The starfield simulation is an interesting part of this site. The default animation uses about 9,000 stars from the Yale Bright Star Catalog. For an animation running in a browser, that's an appropriate number of stars, and the results do demonstrate the proper physics.

But for a more realistic result, closer to what you would actually see, you need to use more stars - many more stars, even millions. Since an animation using that many stars would not work well in a typical browser, a small desktop application (implemented in the Java programming language, version 1.7.0) has been created for generating such images from large star catalogs. The software is simple, and consists of a single dialog, where you input various parameters, and then generate a single image file. No animation is created, just a single image file. (With the number of stars in the millions, it can take several minutes to generate a single image.)

Download One or More Star Catalogs

To use this software, you also need raw data from a star catalog. As is, the software will work with three commonly used astronomical catalogs. (Note for progammers: adding a parser for some other catalog isn't difficult, and would usually take about 15 minutes or so.) The three catalogs are available here (look for the FTP links at the top):

You don't have to download all of these if you don't want to, but you will need at least one of them. The Tycho-2 catalog gives the most impressive result, but it takes longest to download. Save the data files for each star catalog in some convenient, separate location on your computer. If the data files are zipped, you'll need to unzip them.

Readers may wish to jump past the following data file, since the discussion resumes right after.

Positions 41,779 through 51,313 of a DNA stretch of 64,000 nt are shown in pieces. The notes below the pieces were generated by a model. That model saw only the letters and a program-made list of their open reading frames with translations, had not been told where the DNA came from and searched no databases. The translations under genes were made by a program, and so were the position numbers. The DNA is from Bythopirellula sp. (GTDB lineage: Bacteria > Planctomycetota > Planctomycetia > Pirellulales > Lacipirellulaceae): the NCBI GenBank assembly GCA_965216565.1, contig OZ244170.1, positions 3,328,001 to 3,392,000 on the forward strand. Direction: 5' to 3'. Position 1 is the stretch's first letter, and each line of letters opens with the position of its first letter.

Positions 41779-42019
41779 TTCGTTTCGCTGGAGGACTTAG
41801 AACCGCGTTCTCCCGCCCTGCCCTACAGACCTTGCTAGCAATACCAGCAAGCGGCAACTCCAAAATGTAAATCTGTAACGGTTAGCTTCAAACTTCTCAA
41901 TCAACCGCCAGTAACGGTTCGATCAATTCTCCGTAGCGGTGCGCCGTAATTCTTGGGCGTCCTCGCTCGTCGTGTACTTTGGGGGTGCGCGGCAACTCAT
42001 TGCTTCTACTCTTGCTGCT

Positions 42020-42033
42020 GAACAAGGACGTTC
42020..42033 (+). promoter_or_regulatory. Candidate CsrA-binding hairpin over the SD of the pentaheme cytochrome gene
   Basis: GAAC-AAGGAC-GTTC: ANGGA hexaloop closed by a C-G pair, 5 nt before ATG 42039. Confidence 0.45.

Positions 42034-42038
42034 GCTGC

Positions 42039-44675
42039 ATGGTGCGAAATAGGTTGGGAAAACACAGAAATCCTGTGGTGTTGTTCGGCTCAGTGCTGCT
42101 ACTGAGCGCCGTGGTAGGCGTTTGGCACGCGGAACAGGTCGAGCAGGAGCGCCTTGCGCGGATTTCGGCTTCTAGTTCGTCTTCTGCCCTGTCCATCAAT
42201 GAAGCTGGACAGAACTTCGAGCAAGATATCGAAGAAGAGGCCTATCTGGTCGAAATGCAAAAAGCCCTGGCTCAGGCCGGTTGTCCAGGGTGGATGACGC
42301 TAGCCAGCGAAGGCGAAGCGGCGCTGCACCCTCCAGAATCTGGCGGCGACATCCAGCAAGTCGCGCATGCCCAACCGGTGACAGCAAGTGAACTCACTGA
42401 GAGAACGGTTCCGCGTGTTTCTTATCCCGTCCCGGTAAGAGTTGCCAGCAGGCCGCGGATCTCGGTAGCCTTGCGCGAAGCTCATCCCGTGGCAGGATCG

Here's an example of how you might arrange the catalogs and their data files:

The above is just an example. You can place these data files anywhere you want. However, you'll need to ensure that the data files for each star catalog are placed in their own separate directory by themselves, with no other extraneous files. The names of the files don't matter, but note that if you change the name of a data file to end with '.ignore', then this application will ignore it. (This is useful when experimenting with different data sets.)

Download the Software

There are two items you can download:

Run the Software

To run the software, you'll need Java installed on your computer. (Most personal computers already have it installed.) Here's an example of launching the application as a graphical tool. This example assumes that you've put the unzipped contents of in C:\TEMP>.
C:\TEMP\> dir /b


C:\TEMP\> C:\jdk1.7.0\bin\java -jar starfield.jar

(If java is on your path, then you may use this style.)
C:\TEMP\> java -jar starfield.jar
This will launch the application, which consists of a single dialog:

When the application is running, you'll see that each input field has an explanatory tool-tip, which pops up when the mouse is hovering over the input field. For more information, please see the documentation on input parameters.

Here's a second example, but this time the tool is run as command-line tool only, with no graphical interface. Note that there are 11 parameters passed to the hirondelle.starfield.Main class.

C:\TEMP\> dir /b


(this command is really on a single line)
C:\TEMP\> java -cp starfield.jar -Xmx512m hirondelle.starfield.Main 0.993 5.0 
C:\astro-cat\yale-bright-star-cat YALE_BRIGHT_STAR_CATALOG 
C:\temp\test.png STEREOSCOPIC 800 1 0 90 0

Detailed Documentation

For more detailed information, please see the application's javadoc.